Look and see!
Is there any pain like mine?
he 5 has inflicted it on me
into my bones, and it overcame 9 them.
He spread out a trapper’s net 10 for my feet;
he made me turn back.
He has made me desolate;
I am faint all day long.
they are fastened together by his hand.
he has sapped my strength. 14
to those whom I cannot resist.
1 tc The Heb לוֹא אֲלֵיכֶם (lo’ ’alekhem, “not to you”) is awkward and often considered corrupt but there is no textual evidence yet adduced to certify a more original reading.
2 tn The line as it stands is imbalanced, such that the reference to the passersby may belong here or as a vocative with the following verb translated “look.”
3 tn Heb “He.” The personal pronoun “he” and the personal name “the
4 tn Heb “which was afflicted on me.” The Polal of עָלַל (’alal) gives the passive voice of the Polel. The Polel of the verb עָלַל (’alal) occurs ten times in the Bible, appearing in agricultural passages for gleaning or some other harvest activity and also in military passages. Jer 6:9 plays on this by comparing an attack to gleaning. The relationship between the meaning in the two types of contexts is unclear, but the very neutral rendering “to treat” in some dictionaries and translations misses the nuance appropriate to the military setting. Indeed it is not at all feasible in a passage like Judges 20:45 where “they treated them on the highway” would make no sense but “they mowed them down on the highway” would fit the context. Accordingly the verb is sometimes rendered “treat” or “deal severely,” as HALOT 834 s.v. poel.3 suggests for Lam 3:51, although simply suggesting “to deal with” in Lam 1:22 and 2:20. A more injurious nuance is given to the translation here and in 1:22; 2:20 and 3:51.
5 sn The delay in naming the Lord as cause is dramatic. The natural assumption upon hearing the passive verb in the previous line, “it was dealt severely,” might well be the pillaging army, but instead the Lord is named as the tormentor.
6 tn Heb “in the day of.” The construction בְּיוֹם (bÿyom, “in the day of”) is a common Hebrew idiom, meaning “when” or “on the occasion of” (e.g., Gen 2:4; Lev 7:35; Num 3:1; Deut 4:15; 2 Sam 22:1; Pss 18:1; 138:3; Zech 8:9).
7 tn Heb “on the day of burning anger.”
8 tn Heb “He sent fire from on high.” Normally God sends fire from heaven. The idiom מִמָּרוֹם (mimmarom, “from on high”) can still suggest the location but as an idiom may focus on the quality of the referent. For example, “to speak from on high” means “to presume to speak as if from heaven” = arrogantly (Ps 73:8); “they fight against me from on high” = proudly (Ps 56:3) (BDB 928-29 s.v. מָרוֹם). As a potential locative, מִמָּרוֹם (mimmarom, “from on high”) designates God as the agent; idiomatically the same term paints him as pitiless.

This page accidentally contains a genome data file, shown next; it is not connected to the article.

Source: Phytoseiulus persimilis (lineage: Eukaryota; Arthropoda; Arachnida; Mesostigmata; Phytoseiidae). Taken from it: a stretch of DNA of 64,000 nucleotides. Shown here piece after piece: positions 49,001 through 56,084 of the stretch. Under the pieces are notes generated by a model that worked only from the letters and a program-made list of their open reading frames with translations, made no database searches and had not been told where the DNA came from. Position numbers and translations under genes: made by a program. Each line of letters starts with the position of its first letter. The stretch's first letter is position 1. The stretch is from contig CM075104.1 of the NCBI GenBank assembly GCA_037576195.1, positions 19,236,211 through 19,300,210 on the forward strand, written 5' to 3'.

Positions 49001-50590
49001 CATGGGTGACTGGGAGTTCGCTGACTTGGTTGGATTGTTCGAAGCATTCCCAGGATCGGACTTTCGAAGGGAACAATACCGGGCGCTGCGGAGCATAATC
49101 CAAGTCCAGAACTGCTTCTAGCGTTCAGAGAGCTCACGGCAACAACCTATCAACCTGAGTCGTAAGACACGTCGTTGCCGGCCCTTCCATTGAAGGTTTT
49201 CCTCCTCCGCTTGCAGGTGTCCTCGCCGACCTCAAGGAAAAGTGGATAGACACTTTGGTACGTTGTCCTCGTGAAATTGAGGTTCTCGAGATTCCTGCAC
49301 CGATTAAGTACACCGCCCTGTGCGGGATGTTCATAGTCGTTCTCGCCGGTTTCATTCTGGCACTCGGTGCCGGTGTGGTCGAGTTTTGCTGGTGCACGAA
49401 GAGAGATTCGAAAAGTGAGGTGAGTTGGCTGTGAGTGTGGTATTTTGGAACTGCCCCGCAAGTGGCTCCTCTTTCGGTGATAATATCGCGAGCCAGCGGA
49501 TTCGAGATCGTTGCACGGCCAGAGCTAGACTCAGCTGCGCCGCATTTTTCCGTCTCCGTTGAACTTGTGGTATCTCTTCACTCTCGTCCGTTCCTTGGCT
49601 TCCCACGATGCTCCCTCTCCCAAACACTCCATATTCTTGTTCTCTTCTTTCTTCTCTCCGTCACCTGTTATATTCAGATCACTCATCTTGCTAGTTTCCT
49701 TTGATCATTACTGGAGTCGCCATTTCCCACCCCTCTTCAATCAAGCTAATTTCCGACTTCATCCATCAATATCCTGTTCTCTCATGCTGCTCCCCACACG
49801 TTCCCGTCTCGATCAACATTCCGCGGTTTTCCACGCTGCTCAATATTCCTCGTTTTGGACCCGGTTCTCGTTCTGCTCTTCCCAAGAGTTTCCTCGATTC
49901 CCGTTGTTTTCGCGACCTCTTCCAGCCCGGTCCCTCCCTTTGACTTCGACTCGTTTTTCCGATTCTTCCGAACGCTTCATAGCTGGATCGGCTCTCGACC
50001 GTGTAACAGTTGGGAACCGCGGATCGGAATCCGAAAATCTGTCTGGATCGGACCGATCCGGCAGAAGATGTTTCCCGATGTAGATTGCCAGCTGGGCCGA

9 tc The MT reads וַיִּרְדֶּנָּה (vayyirdennah, “it prevailed against them”), representing a vav (ו) consecutive + Qal preterite 3rd person masculine singular + 3rd person feminine plural suffix from רָדָה (radah, “to prevail”). The LXX κατήγαγεν αὐτό (kathgagen auto, “it descended”) reflects an alternate vocalization tradition of וַיֹּרִדֶנָּה (vayyoridennah, “it descended against them”), representing a vav (ו) consecutive + Hiphil preterite 3rd person masculine singular + 3rd person feminine plural suffix from יָרָד (yarad, “to go down”), or הֹרִידָהּ (horidah, “it descended against her”), a Hiphil perfect ms + 3rd person feminine singular suffix from from יָרָד (yarad, “to go down”). Internal evidence favors the MT. The origin of the LXX vocalization can be explained by the influence of the preceding line, “He sent down fire from on high.”
10 tn Heb “net.” The term “trapper’s” is supplied in the translation as a clarification.
11 tc The consonantal text נשקד על פּשעי (nsqd ’l ps’y) is vocalized by the MT as נִשְׂקַד עֹל פְּשָׁעַי (nisqad ’ol pÿsha’ay, “my transgression is bound by a yoke”); but the ancient versions (LXX, Aramaic Targum, Latin Vulgate, Syriac Peshitta) and many medieval Hebrew
tn Heb “my transgressions are bound with a yoke.”
12 tc The MT reads עָלוּ (’alu, “they went up”), Qal perfect 3rd person common plural from עָלָה (’alah, “to go up”). However, several important recensions of the LXX reflect an alternate vocalization tradition: Lucian and Symmachus both reflect a Vorlage of עֻלּוֹ (’ullo, “his yoke”), the noun עֹל (’ol, “yoke”) + 3rd person masculine singular suffix. The Lucianic recension was aimed at bringing the LXX into closer conformity to the Hebrew; therefore, this is an important textual witness. Internal evidence favors the readings of Lucian and Symmachus as well: the entire stanza focuses on the repeated theme of the “yoke” of the
13 tn Heb “his yoke is upon my neck.”
14 tn Heb “he has caused my strength to stumble.” The phrase הִכְשִׁיל כֹּחִי (hikhshil kokhi, “He has made my strength stumble”) is an idiom that means “to weaken, make feeble.”
15 tc Here the MT reads אֲדֹנָי (’adonay, “the Lord”), the perpetual Qere reading for יהוה (YHWH, “Yahweh”), but a multitude of Hebrew
16 tn Heb “The